The Gothic as a Practice: Gothic Studies, Genre and the Twentieth Century Gothic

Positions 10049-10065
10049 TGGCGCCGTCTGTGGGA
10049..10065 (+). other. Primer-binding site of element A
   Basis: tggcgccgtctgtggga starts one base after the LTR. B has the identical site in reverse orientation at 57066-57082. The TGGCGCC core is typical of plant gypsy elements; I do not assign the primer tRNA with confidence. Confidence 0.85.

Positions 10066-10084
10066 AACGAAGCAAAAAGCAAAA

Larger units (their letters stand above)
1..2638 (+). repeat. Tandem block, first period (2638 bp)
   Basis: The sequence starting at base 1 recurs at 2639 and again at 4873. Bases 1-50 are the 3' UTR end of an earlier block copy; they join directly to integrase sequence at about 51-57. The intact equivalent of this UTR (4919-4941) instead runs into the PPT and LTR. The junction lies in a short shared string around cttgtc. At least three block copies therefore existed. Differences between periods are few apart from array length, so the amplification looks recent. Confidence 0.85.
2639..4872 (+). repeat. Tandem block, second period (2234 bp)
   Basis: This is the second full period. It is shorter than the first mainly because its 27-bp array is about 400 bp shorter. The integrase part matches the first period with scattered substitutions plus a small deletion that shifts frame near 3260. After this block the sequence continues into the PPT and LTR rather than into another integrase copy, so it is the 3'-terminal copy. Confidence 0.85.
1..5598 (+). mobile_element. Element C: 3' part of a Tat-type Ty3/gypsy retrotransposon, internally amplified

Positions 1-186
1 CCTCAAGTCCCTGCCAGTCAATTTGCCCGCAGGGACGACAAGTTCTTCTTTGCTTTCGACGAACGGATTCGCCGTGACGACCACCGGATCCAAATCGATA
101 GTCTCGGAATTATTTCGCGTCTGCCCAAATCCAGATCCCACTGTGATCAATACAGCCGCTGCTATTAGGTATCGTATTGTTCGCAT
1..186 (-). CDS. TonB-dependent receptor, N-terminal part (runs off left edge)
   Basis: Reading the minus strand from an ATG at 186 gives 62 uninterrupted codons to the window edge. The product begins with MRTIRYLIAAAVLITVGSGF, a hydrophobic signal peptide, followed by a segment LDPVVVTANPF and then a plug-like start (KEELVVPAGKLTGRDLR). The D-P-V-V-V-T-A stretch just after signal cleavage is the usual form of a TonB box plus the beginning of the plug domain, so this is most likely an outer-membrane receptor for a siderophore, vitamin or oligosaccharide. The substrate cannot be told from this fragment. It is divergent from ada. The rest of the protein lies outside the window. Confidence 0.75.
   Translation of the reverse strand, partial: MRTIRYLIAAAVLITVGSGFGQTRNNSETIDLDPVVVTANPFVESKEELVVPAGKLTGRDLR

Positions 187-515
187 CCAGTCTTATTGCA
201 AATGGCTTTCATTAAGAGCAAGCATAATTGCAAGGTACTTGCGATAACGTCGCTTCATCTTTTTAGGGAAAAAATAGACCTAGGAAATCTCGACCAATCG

Gothic studies, the specialist academic field that explores the Gothic text, has developed substantially over the last twenty-five years. The field often frames the Gothic as a serious literature, involved in historic discourse, and having special psychological acuity; this thesis suggests that there are a number of problems with these argumentative strategies, and that the academy now makes claims for the Gothic that are discontinuous with how this popular genre is understood by most readers. While Gothic studies is the study of a genre, curiously, it has seldom engaged with theorisations of genre. Nevertheless, an understanding of what genre is, and how it alters reading practice, is crucial to understanding the Gothic text. This thesis attempts to reconcile and develop a number of disparate approaches to genre through Pierre Bourdieu's notion of habitus. It argues that genre is not a set of textual conventions but a group of procedures that facilitate and modify both writing and reading practices. Consequently, genres like the Gothic should be seen as discrete historicised phenomena, which retain a cohesive practical sense of how they ought to be performed before they hold discursive properties. Rather than arguing for the literary value of the Gothic, this thesis understands the genre as a popular practice. The consequences of this theorisation of the Gothic are explored in case studies of particular moments in three separate Gothic fields. Firstly, the American Gothic of the mid-nineteen-eighties, particularly Stephen King's It, Joyce Carol Oates' Mysteries of Winterthurn, and Toni Morrison's Beloved, facilitates a discussion of the relationship between Gothic and literary practices. The Gothic text has its origins in 'lowbrow' popular culture, even as it sometimes aspires to 'highbrow' literary performances. Secondly, the English Gothic of the nineteen-sixties is used to stage a discussion of both the way that readers become involved and immersed in the Gothic text, creating a distinct subjunctive 'world', and of the way that Gothics define themselves in relation to each other. The discussion refers to Dennis Wheatley's The Devil Rides Out, which heavily influenced the field, as demonstrated in works by Susan Howatch, Kingsley Amis, Robert Aickman and Mervyn Peake. Wheatley's depiction of the black mass became a key Gothic procedure, and can be read as this particular field's metaphor of its own practice. Thirdly, New Zealand's underdeveloped Gothic field provides a venue to explore the Gothic's relationship with nation and national literature, and how the practice is involved in landscape. Frank Sargeson's stories and his novella The Hangover, together with Janet Frame's A State of Siege are texts authored by canonical New Zealand writers that participate in a local Gothic, although their participation in popular genre has been little recognised. This thesis argues that the Gothic is a commonsense cultural practice, facilitated through the canniness of habitus.